Tipping Etiquette Around the World

Even the most frequent travelers can get confused about local tipping etiquette around the world. Conde Nast Traveler offers you a handy guide to keep in hand, for most regions of the world and the most common situations. Below, find a few key takeaways for each region from their guide — for an in-depth look at each country, check out the article here.


The tipping culture is often complex and subtle in this part of the world. “It’s known for being very friendly and hospitable, with people providing too much service,” says Rita Zawaideh, the Jordanian-born owner of Seattle’s Caravan-Serai Tours, which plans trips to the region. In return, “people’s hands are out a little bit more.” While you may give more often in these parts, it’s usually in small amounts—and it’s deeply appreciated.


It helps, in some of the world’s least developed areas, not just to be generous but to be thoughtful. Your porter in Johannesburg may be well versed in the way of tourists, but that doesn’t mean he can easily exchange a ratty five-dollar bill.


Latin America may be just south of the border, but tipping customs vary widely. “Whereas in the United States you’d leave 15 to 20 percent on a meal, in Latin America it’s more like 8 to 12 percent outside of modern places in large capitals,” says Clark Kotula, an expert on South American travel. And while tipping is not as much a part of the culture in Latin America as in the United States, workers still appreciate tips, even if they don’t expect them.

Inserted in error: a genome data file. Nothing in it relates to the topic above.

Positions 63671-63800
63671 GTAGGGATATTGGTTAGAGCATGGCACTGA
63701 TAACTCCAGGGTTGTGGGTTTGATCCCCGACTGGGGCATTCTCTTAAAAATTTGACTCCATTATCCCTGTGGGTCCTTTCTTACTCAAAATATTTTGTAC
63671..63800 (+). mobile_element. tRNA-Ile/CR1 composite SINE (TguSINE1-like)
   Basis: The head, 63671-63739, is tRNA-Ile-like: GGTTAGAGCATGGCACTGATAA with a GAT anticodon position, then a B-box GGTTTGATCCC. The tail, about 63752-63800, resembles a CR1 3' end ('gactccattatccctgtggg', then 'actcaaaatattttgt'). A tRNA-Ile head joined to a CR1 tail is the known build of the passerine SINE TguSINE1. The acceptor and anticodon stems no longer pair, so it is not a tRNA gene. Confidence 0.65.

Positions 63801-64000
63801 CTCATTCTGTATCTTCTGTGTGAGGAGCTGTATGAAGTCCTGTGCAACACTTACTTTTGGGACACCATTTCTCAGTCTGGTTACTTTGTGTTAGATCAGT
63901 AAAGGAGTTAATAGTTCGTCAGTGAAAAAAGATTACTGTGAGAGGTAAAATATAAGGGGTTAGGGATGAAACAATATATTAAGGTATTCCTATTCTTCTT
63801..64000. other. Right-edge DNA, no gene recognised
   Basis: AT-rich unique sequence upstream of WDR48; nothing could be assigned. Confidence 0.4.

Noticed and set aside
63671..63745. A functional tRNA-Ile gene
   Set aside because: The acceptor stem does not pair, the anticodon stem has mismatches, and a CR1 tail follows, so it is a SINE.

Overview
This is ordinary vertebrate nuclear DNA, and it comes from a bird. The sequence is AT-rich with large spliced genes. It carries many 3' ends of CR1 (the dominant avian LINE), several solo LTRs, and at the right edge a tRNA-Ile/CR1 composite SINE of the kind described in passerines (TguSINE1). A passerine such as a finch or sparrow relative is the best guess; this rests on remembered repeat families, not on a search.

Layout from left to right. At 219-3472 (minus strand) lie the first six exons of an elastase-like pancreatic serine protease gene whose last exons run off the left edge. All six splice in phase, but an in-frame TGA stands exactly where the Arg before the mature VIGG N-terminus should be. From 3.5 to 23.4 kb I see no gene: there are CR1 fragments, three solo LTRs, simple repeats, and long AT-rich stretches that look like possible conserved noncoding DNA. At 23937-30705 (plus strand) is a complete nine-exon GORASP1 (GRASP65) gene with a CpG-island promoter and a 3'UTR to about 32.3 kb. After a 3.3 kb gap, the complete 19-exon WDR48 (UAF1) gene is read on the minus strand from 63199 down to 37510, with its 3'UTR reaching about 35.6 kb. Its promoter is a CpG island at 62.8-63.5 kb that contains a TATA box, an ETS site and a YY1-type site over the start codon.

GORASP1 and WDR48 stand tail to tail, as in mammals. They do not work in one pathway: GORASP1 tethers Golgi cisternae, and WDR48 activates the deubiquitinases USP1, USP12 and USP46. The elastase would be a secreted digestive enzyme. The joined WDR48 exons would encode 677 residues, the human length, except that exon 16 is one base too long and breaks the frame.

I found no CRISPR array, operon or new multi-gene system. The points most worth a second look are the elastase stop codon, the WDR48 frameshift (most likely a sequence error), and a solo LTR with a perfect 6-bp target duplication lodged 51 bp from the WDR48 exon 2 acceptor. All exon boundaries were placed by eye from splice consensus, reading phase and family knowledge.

Tipping expectations vary widely throughout the region. “In India, they’ll run after you and scream for money,” says Sandy Ferguson, who runs Asia Desk, a Georgia travel agency, “but in Southeast Asia they don’t,” even though it’s considered polite to tip. The only rule that applies universally? “Always give the bellman at least a buck a bag,” he says.


As Eastern and Central European countries become tourist enticers alongside Western European favorites, you’re left to wonder what to tip where, and when to put down dollars, euros, or local currency. One rule applies across the board: “Tip in cash,” not on a credit card, says Gwen Kozlowski of Exeter International in Tampa, Florida. “If you don’t, the server won’t necessarily get it.”


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